Time's Koch says that just returning an order form--even if a customer doesn't specifically ask for automatic renewal--meets the MPA criteria. But he acknowledges the company is on one end of that automatic renewal continuum. "We are trying to convert as many subscribers as quickly as possible," he says. "We are not tricking people, but are moving it forward with a certain urgency. If you want to subscribe, we're using automatic renewal."

By contrast, The New Republic gives people a choice. The magazine does not enroll anyone in its auto-renewal program unless they check a box on the invoice specifically requesting it. "We view it as a benefit to both us and our customers," says New Republic Consumer Marketing Director Peter Glovin, "so why not be up front about it?"

If it is indeed a win-win situation, why doesn't Time offer the same choice? "That is logical and rational," Koch agrees. "But the one thing you learn about direct marketing is that people don't necessarily act logically and rationally. They set it aside and don't send it in."

The automatic strategy works. Seven percent of all consumer magazine subscriptions are on continuous service, says Capell. But Koch says for some of Time's publications, the rate is as high as 30 percent. That's due in large part to the company's emphasis on automatic renewal, Capell says. Florida's Butler is looking into whether consumer confusion has also contributed to the high percentage.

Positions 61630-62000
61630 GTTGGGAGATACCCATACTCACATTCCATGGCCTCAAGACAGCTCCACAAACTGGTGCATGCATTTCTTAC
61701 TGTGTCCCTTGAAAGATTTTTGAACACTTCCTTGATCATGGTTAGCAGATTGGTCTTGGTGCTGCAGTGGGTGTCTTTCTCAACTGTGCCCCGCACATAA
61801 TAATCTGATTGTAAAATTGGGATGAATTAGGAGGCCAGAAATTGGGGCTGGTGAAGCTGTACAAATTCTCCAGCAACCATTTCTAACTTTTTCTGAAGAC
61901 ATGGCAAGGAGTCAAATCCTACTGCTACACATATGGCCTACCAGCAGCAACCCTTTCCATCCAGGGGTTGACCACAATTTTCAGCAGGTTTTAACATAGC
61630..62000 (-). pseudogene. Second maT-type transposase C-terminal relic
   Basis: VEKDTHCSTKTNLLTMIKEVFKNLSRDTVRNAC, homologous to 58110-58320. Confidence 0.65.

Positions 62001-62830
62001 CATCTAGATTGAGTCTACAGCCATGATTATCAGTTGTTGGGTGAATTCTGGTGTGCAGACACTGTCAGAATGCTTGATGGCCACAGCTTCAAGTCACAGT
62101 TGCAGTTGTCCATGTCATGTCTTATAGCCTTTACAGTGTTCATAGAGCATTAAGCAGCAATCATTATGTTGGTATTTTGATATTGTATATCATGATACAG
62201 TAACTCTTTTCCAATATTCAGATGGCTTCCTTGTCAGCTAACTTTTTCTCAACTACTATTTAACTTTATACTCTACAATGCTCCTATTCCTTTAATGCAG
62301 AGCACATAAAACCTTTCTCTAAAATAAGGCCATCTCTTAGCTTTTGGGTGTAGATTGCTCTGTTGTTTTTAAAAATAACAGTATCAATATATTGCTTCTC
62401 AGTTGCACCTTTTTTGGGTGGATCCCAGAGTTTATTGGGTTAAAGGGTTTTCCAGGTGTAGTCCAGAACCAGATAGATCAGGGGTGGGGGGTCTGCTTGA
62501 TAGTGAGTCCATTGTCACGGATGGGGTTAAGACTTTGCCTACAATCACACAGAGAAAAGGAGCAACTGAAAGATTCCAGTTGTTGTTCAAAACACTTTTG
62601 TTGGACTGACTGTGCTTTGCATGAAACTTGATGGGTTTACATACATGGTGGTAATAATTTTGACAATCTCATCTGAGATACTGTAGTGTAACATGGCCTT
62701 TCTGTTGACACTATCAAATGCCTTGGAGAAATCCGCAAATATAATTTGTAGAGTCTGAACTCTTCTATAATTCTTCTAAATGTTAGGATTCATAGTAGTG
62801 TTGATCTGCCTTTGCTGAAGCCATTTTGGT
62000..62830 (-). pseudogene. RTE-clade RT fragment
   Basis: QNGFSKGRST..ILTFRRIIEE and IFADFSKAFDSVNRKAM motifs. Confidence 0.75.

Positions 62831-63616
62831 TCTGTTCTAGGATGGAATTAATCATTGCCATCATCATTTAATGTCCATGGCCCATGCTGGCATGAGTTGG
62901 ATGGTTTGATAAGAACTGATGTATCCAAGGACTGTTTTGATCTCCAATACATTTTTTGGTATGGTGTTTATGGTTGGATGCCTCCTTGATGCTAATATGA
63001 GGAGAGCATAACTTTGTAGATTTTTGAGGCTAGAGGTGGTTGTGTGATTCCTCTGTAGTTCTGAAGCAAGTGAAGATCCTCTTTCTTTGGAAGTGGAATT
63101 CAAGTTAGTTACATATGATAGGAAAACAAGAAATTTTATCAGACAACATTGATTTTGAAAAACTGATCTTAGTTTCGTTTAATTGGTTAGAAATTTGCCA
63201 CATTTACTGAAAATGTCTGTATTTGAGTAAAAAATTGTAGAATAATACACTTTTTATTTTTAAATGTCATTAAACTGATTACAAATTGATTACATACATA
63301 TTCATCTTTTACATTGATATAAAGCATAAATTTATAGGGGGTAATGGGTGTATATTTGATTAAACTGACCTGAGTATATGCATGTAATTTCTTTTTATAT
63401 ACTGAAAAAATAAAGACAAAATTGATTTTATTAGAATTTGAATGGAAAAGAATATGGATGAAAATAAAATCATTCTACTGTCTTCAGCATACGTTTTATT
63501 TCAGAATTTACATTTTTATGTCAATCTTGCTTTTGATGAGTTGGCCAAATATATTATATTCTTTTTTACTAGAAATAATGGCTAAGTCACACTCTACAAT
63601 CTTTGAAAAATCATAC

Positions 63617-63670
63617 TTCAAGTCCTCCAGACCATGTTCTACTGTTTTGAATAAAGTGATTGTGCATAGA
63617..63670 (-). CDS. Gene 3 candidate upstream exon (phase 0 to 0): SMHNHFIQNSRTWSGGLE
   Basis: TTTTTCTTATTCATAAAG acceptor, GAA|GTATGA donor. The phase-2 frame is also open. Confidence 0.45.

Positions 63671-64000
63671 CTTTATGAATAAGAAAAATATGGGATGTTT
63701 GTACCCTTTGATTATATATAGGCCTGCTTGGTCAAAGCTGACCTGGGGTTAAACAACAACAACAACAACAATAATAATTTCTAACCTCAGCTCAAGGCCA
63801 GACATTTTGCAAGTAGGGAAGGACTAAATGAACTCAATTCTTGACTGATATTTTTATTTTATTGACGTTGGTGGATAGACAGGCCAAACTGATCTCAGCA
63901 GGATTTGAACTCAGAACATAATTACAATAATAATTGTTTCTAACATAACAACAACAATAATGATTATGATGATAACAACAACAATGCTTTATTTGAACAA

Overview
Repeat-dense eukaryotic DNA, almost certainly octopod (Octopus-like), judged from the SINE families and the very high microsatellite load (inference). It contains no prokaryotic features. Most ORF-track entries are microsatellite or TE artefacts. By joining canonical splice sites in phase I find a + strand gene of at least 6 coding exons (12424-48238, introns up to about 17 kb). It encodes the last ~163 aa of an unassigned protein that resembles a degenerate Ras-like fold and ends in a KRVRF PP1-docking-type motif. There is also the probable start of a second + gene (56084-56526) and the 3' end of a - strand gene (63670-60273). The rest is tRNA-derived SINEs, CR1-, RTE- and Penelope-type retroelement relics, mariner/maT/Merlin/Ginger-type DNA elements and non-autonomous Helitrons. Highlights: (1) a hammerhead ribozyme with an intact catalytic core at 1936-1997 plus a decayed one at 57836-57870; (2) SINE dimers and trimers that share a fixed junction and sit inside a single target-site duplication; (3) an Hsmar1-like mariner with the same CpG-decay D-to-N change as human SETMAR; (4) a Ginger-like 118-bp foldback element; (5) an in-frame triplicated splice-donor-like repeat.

More potentially disturbing to investigators than subscribers not getting a chance to opt in is how Time handles unwitting automatic renewal subscribers such as Lois MacFarlane. The monthly "dunning" letters start arriving, threatening to stick the wayward subscriber "in the Time Inc. Bad Debt File" and to pass their names to a "National Collection Agency--an independent, outside organization whose sole purpose is to exact payment for outstanding debts."

Butler worries that the threats scare people into renewing even if they don't want to. "It's reasonable to hold a consumer to the terms of an offer that they accepted," says Butler, who is based in Tampa, where Time's circulation operations are headquartered. "It's not reasonable to hold them to an obligation that the company is tricking them into."

The credit threat was enough for Jack Eldridge to pay up even though he didn't want another year of Money. After several threatening letters, the 77-year-old retired engineer sent in $24.95 along with a note saying he didn't want the magazine, he just wanted the notices to stop.

Koch says those who complain about all this are just a small percentage of the company's total subscribers. And he points out that Time does send out letters to remind customers of the new system before charges hit their credit cards. And further, he says, it's easy for customers to cancel their subscriptions any time, no questions asked.

Butler is also investigating Time's alleged misuse of so-called "look-alike" invoices. Under Florida law, sales pieces made to appear like bills require a "no obligation" disclaimer in 30-point boldface type. John S. Reid, a 65-year-old Grand Junction, Colorado, resident, says he was almost fooled by such a faux invoice for Sports Illustrated. He didn't send in a check but the retired police officer believes that others his age might have.

Reid doesn't understand why Time doesn't make its renewal efforts more straightforward. "Time has very good magazines," he says. "They shouldn't have to do this to get people to subscribe."

###